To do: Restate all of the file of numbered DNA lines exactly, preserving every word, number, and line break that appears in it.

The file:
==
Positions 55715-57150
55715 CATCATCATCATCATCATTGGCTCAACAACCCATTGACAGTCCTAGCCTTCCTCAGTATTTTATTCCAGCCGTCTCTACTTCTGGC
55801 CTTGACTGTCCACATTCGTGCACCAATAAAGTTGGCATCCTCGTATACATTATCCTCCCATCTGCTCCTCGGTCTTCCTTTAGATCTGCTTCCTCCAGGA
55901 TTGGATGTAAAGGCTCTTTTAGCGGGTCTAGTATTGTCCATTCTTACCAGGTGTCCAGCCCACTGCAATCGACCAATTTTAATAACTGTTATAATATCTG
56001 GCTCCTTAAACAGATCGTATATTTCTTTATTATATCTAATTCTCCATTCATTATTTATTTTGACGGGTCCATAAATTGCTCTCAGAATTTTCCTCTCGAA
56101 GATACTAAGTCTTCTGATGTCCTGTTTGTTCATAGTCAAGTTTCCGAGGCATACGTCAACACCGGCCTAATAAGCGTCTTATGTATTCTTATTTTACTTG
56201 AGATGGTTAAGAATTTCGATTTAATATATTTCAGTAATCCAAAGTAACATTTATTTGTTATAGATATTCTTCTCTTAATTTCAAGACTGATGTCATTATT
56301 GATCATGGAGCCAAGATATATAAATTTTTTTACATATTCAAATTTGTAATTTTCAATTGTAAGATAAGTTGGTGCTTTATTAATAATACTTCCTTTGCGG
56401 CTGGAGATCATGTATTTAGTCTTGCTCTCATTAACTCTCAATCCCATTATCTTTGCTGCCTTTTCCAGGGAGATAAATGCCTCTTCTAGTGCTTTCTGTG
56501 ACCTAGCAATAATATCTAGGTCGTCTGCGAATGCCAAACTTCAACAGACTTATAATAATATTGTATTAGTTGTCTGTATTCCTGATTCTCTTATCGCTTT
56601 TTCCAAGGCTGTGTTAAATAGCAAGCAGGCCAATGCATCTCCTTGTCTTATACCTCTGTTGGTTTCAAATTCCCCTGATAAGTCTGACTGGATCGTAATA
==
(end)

Positions 55715-57150
55715 CATCATCATCATCATCATTGGCTCAACAACCCATTGACAGTCCTAGCCTTCCTCAGTATTTTATTCCAGCCGTCTCTACTTCTGGC
55801 CTTGACTGTCCACATTCGTGCACCAATAAAGTTGGCATCCTCGTATACATTATCCTCCCATCTGCTCCTCGGTCTTCCTTTAGATCTGCTTCCTCCAGGA
55901 TTGGATGTAAAGGCTCTTTTAGCGGGTCTAGTATTGTCCATTCTTACCAGGTGTCCAGCCCACTGCAATCGACCAATTTTAATAACTGTTATAATATCTG
56001 GCTCCTTAAACAGATCGTATATTTCTTTATTATATCTAATTCTCCATTCATTATTTATTTTGACGGGTCCATAAATTGCTCTCAGAATTTTCCTCTCGAA
56101 GATACTAAGTCTTCTGATGTCCTGTTTGTTCATAGTCAAGTTTCCGAGGCATACGTCAACACCGGCCTAATAAGCGTCTTATGTATTCTTATTTTACTTG
56201 AGATGGTTAAGAATTTCGATTTAATATATTTCAGTAATCCAAAGTAACATTTATTTGTTATAGATATTCTTCTCTTAATTTCAAGACTGATGTCATTATT
56301 GATCATGGAGCCAAGATATATAAATTTTTTTACATATTCAAATTTGTAATTTTCAATTGTAAGATAAGTTGGTGCTTTATTAATAATACTTCCTTTGCGG
56401 CTGGAGATCATGTATTTAGTCTTGCTCTCATTAACTCTCAATCCCATTATCTTTGCTGCCTTTTCCAGGGAGATAAATGCCTCTTCTAGTGCTTTCTGTG
56501 ACCTAGCAATAATATCTAGGTCGTCTGCGAATGCCAAACTTCAACAGACTTATAATAATATTGTATTAGTTGTCTGTATTCCTGATTCTCTTATCGCTTT
56601 TTCCAAGGCTGTGTTAAATAGCAAGCAGGCCAATGCATCTCCTTGTCTTATACCTCTGTTGGTTTCAAATTCCCCTGATAAGTCTGACTGGATCGTAATA